But over the years and visits, as I explored more and more of the city (often in better weather), I found myself getting more excited as I figured out the subway, ate some fantastic foods and returned again and again to the museum of natural history. This past weekend I went up to visit my dad, who is here on business, and found myself really falling head over heels in love with this place.

For me, memories of places are often formed through the lenses of food and this visit was no different. Throughout the trip, my dad and I spent most of our time either eating or traveling to places to eat. And that's exactly how I like to travel.

Wednesday, May 25, 2011

Pasta Carbonara

My great uncle is the lucky owner of several productive hens, making me the lucky recipient of a dozen awesomely tasting eggs. I honestly don't remember the last time I ate chicken eggs so delicious.

Aside from a simple fried egg that's wonderfully fresh and tender, I can't imagine a dish better suited for these eggs than a carbonara. I went for this recipe, which was amazing. However, I made the mistake of not adding enough bacon and parsley -- I ran out of bacon (a sad affair) and was worried the entire bunch of parsley would totally overwhelm the dish but found myself missing the greens to cut the richness a little. Despite these setbacks, dinner time was pretty quiet, until everyone had eaten their fill, that is.

Monday, May 23, 2011

Salad with herring and small potatoes

As much as I like to complain about how expensive the Dupont Circle farmer's market is (6+ dollars for a single tomato??), there are plenty of reasons why I go back as often as I can. Last weekend, I found the most beautiful head of lettuce there for only 3 dollars. Compared with the 4-5 bucks you can spend for a few ounces of organic bagged greens that goes bad in a few days, this is totally worth it. In fact, I've stopped buying pre-bagged salads altogether in favor of this technique. Now, I am much happier with the quality of my greens and my salad budget.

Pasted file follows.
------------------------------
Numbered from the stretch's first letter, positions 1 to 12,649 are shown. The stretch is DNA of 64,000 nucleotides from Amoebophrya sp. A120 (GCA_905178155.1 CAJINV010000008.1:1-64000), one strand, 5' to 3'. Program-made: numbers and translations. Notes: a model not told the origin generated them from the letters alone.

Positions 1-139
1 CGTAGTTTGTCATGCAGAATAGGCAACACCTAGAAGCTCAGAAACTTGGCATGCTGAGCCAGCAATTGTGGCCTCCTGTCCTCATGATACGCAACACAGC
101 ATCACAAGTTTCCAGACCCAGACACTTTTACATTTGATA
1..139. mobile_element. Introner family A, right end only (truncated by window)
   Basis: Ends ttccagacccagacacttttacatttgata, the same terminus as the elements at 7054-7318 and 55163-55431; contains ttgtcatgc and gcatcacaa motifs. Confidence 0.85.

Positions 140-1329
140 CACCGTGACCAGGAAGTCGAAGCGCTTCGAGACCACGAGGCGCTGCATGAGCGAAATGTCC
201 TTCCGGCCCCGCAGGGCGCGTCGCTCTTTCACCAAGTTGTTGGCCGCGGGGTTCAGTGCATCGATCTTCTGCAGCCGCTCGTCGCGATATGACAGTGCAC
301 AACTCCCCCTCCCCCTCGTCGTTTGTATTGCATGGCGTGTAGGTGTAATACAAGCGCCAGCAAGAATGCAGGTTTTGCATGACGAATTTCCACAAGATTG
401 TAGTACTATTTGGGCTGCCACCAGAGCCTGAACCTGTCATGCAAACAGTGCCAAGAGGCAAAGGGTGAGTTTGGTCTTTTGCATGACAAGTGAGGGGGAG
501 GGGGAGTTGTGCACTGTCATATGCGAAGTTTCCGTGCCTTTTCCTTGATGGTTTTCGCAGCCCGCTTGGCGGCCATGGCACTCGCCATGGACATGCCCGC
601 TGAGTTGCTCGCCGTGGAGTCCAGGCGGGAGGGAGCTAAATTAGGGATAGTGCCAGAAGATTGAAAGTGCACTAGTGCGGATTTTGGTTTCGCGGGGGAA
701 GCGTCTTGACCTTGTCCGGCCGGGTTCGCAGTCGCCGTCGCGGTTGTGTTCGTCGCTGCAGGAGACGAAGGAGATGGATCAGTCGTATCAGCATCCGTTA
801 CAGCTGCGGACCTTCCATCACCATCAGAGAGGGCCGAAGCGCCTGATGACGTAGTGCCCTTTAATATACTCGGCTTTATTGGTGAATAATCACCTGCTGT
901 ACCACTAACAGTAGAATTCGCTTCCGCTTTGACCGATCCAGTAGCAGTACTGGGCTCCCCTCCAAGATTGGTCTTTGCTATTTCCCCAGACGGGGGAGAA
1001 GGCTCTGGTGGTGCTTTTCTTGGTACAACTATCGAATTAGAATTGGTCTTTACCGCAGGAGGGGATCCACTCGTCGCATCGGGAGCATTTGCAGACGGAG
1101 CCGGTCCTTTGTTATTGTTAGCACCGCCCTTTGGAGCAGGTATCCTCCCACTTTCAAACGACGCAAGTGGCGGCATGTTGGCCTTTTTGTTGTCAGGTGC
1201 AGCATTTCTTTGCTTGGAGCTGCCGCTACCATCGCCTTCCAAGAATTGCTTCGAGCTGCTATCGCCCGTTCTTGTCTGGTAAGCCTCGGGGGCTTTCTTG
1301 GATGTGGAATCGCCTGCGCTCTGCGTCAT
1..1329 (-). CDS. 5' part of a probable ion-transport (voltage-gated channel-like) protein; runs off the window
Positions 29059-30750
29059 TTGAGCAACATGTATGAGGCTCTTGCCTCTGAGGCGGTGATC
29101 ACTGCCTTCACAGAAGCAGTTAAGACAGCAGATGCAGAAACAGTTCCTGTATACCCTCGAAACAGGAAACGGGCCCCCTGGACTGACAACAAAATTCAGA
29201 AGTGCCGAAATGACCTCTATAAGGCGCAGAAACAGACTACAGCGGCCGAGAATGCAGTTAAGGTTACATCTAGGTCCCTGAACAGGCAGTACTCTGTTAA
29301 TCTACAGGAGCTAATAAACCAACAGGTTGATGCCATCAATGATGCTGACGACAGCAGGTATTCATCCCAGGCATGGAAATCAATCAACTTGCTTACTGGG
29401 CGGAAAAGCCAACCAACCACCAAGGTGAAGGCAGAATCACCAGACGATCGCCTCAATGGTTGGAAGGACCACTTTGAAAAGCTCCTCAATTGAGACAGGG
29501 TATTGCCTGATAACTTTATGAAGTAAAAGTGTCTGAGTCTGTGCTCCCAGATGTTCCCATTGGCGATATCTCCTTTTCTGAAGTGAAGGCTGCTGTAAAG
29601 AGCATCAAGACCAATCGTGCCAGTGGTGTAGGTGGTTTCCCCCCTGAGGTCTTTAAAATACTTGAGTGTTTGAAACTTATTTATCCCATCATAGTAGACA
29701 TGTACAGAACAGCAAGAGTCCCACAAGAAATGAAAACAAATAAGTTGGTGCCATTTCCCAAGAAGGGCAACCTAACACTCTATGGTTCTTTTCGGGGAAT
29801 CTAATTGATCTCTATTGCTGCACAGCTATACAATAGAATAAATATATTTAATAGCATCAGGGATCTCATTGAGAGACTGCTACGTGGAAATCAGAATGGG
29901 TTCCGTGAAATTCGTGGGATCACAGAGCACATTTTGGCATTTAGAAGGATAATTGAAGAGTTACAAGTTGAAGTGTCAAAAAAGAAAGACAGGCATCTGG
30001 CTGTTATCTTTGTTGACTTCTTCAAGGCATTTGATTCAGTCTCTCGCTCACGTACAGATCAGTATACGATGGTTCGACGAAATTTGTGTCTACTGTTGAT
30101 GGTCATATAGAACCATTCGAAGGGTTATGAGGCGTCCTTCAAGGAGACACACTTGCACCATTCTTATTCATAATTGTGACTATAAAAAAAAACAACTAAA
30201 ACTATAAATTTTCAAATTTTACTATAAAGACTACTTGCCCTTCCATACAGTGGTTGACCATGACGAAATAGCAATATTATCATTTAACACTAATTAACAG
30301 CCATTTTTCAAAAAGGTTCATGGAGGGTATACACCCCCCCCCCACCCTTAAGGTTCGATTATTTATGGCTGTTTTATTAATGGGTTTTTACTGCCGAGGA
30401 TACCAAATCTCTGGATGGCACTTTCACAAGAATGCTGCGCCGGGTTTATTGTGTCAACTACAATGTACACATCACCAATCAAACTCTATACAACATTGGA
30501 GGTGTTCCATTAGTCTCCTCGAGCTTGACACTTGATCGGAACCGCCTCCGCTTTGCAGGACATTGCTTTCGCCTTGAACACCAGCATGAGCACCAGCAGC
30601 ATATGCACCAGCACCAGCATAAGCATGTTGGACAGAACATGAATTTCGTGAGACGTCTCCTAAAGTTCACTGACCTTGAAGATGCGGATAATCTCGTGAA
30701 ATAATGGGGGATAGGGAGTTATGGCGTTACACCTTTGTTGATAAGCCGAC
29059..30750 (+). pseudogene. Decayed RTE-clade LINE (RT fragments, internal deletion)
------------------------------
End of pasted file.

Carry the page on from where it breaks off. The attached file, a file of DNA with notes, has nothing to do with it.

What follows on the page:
The single head of lettuce took up my entire salad spinner and lasted several salads. (Next to the spinner is a bunch of Erba Stella, which is an Italian herb with a light, savory taste -- I highly recommend sauteing it with a little garlic in pasta or tossing it in a salad for some color contrast against some beautiful Boston lettuce) One of the salads I made more than once is this one, which was adapted from a recent Serious Eats post. I used canned herring instead of tuna because I like the texture and flavor of the former much much more but you can use pretty much any canned fish you'd like.

Monday, May 9, 2011

Vodka gnocchi

I've never been much of a pasta eater. I don't really know why. Maybe it's because it's one of the foods I eat the most slowly, and if you know me at all, you know it how slow that would be. It's virtually impossible for me to finish a plate before it goes cold. And cold pasta is rarely delicious.

But everything changed when we made this dish.

This is a seriously amazing recipe. My stomach is grumbling and my mouth is watering as I think about it. It combines the lovely mouth feel of a great cream sauce with a tomato sauce's tanginess, plus some vodka. I tried to understand the role of vodka here but failed -- some claim that since ethanol is such a good solvent, it can readily hold onto all the good flavors of a dish. But my question is: if all the ethanol evaporates during the cooking process and vodka is supposedly a tasteless alcohol, what exactly does it do?

Well, regardless of this mystery, this dish has become our go-to meal. I use gnocchi because I can actually manage to eat it fast enough without everything going cold by the time I finish AND because Trader Joe's gnocchi is fantastic. And if you eat everything with a spoon, it doesn't really matter that the shape of the gnocchi doesn't do anything to hold onto the sauce.

Sunday, May 8, 2011

Mango Smoothie